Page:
The Simpsons took a refreshingly sensible approach, mocking feminism in season 30 episode 18 titled, “Bart vs. Itchy & Scratchy” which aired on Sunday night.
The Simpsons took aim at President Donald Trump in a subtle manner in season 30 episode 11, titled “Mad About the Toy” which aired on Sunday night.
The Simpsons repeated the popular left-wing narrative of rampant racism in the United States in season 30, episode nine, titled “Daddicus Finch,” which aired on Sunday night.
Adult cartoons may be known for poking fun at just about anyone and anything, and it may be good to keep a sense of humor and not take them too seriously, but still, there are times when their lampooning can be a bit much. Case in point, Sunday’s episode of Fox’s The Simpsons, “Flanders’ Ladder,” which labeled Christianity a “dopey religion” and fetishized the crucifix.
Being offended can only get one so far. Just look at the liberal media.
After many news outlets criticized The Simpsons for the character of Apu, for being an “Indian stereotype,” the show’s creator, Matt Groening, finally addressed the controversy. But not quite the way the left wanted him to.
In the April 29 episode of Fox’s The Simpsons, “Forgive and Regret,” the Legends of Demolition Derby comes to Springfield and Homer’s old car is entered. His car makes it to the final round and the challenging car is called "Car-rak Obama’s Affordable Healthcare Mobile," which, the announcer adds, “You can’t kill no matter how hard you try.” That would be funnier if it weren’t so true about the struggles against Obamacare.
“Thank you, don’t come again.” Hank Azaria, the voice behind many classic Simpsons characters, has decided that now may be the time to move on from his time playing everyone’s favorite Kwik-E-Mart owner, Apu.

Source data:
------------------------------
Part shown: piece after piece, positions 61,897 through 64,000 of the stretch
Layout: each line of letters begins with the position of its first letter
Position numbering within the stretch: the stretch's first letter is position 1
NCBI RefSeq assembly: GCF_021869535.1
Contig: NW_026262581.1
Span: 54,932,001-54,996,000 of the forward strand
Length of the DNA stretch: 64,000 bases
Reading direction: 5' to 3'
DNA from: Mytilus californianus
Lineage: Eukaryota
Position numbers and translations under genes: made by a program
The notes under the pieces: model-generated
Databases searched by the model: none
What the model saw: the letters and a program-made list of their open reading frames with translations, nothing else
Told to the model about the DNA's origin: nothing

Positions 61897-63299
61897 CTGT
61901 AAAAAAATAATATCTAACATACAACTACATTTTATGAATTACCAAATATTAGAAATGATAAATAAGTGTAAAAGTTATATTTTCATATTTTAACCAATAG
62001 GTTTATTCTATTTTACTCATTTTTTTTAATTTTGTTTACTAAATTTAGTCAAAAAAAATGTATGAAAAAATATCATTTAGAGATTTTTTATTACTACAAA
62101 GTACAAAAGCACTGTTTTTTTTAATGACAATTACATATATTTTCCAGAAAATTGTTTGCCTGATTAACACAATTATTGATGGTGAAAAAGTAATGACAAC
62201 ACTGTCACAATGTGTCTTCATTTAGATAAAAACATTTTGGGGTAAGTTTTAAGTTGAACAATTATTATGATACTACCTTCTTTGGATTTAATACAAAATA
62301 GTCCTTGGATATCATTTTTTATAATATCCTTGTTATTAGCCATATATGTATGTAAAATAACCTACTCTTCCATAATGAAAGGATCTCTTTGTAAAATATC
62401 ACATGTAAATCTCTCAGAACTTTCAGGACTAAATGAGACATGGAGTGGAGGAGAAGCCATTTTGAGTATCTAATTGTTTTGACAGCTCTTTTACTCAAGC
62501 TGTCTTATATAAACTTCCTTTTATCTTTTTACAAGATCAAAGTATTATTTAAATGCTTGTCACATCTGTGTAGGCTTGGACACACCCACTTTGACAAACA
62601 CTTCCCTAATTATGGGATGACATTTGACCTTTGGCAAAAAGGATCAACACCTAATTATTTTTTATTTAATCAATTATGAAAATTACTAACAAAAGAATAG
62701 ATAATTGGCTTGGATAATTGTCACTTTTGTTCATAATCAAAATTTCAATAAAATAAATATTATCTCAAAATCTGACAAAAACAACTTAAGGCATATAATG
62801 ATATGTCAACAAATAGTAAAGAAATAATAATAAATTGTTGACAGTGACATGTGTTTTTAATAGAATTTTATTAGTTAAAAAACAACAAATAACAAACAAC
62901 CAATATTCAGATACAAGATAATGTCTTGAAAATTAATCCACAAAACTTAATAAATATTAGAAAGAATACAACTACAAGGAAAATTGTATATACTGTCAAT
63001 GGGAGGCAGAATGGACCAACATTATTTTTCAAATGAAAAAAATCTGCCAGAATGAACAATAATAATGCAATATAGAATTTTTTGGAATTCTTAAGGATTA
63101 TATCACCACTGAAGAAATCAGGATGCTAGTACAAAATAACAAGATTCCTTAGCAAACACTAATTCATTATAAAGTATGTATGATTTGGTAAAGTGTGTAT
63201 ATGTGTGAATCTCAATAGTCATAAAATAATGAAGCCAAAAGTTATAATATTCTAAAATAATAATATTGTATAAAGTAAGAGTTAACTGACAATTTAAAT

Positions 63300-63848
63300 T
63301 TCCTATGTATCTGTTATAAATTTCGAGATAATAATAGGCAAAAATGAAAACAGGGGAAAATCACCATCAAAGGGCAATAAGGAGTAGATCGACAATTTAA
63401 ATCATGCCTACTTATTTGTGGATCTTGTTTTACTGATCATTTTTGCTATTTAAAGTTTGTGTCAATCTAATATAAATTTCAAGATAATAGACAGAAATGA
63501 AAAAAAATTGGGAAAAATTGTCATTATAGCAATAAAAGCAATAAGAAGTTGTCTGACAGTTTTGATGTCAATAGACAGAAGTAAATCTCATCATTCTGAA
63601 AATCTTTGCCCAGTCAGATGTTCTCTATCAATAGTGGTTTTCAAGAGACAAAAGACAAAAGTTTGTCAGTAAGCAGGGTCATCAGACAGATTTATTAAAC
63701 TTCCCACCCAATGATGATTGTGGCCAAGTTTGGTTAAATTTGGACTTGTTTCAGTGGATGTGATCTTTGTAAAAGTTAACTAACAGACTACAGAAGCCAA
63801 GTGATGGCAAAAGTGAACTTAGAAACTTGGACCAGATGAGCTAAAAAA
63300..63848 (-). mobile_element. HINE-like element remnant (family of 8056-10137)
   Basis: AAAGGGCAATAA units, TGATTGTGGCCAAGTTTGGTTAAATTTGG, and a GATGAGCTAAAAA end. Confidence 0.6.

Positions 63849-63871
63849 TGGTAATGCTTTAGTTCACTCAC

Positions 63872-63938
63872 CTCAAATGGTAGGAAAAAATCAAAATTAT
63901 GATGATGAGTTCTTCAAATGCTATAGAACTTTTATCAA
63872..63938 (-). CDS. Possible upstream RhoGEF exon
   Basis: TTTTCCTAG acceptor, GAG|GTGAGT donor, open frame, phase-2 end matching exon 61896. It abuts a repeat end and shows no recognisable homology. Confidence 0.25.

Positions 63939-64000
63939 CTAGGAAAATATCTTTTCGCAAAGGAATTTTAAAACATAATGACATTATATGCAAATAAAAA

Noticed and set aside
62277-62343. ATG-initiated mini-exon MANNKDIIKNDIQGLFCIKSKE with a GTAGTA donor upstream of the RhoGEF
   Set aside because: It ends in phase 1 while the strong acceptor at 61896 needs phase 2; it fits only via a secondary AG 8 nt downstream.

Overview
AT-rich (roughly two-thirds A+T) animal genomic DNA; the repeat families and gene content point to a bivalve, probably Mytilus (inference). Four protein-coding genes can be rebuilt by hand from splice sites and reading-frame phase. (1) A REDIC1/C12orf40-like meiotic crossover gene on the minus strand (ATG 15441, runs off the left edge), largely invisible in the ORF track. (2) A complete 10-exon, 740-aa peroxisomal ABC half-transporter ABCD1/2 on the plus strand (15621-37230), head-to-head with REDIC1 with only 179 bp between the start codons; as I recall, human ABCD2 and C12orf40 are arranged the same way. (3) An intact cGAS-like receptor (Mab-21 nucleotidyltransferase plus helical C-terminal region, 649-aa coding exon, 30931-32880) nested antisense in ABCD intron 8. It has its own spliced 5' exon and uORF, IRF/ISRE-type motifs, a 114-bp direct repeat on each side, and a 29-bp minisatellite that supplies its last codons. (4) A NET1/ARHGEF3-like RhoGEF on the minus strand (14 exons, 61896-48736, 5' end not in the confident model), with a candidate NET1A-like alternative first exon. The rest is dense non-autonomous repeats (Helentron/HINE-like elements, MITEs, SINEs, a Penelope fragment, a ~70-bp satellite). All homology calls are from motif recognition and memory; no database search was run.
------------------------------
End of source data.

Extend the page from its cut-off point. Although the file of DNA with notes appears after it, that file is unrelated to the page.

ABC’s Good Morning America on Tuesday slammed The Simpsons, fretting about the “racist,” “stereotypical” portrayal of the character Apu. The show joined the chorus of liberal outlets unhappy with how the veteran comedy dealt with complaints about the Indian American Apu.
The New York Times takes cartoons very seriously, criticizing the long-running Fox comedy The Simpsons for its humorous stereotyping of Indian convenience-store owner Apu. Sopan Deb has the latest on the gripping saga of a humorless comedian who made a documentary, “The Problem With Apu,” attacking The Simpsons for its purportedly racist stereotyping. Never mind that the Simpsons is full of stereotypes of all kinds -- and is a cartoon.
I have to give it to The Simpsons on this one. They know when something is clearly past its time. This week’s episode of the Fox sitcom tackles two things that just didn’t die fast enough: the Pokémon Go fad and Hillary Clinton’s campaign.
In a move uncommon for FOX, Sunday night’s episode of The Simpsons, “Caper Chase,” ridiculed the “highly-entitled wusses” that attend America’s universities. When Mr. Burns tries to endow a Department of Nuclear Plant Management at his alma mater, Yale University, he comes face to face with the horror that is today’s college campus: easily offended, politically correct students overdosed with a hatred for micro-aggressions and cultural appropriation with a need for safe spaces.
It’s no secret that the Millennial "snowflake" generation is known for always needing support and praise, even if it's not deserved. This mentality of celebrating mediocrity is hilariously spoofed by FOX’s The Simpsons.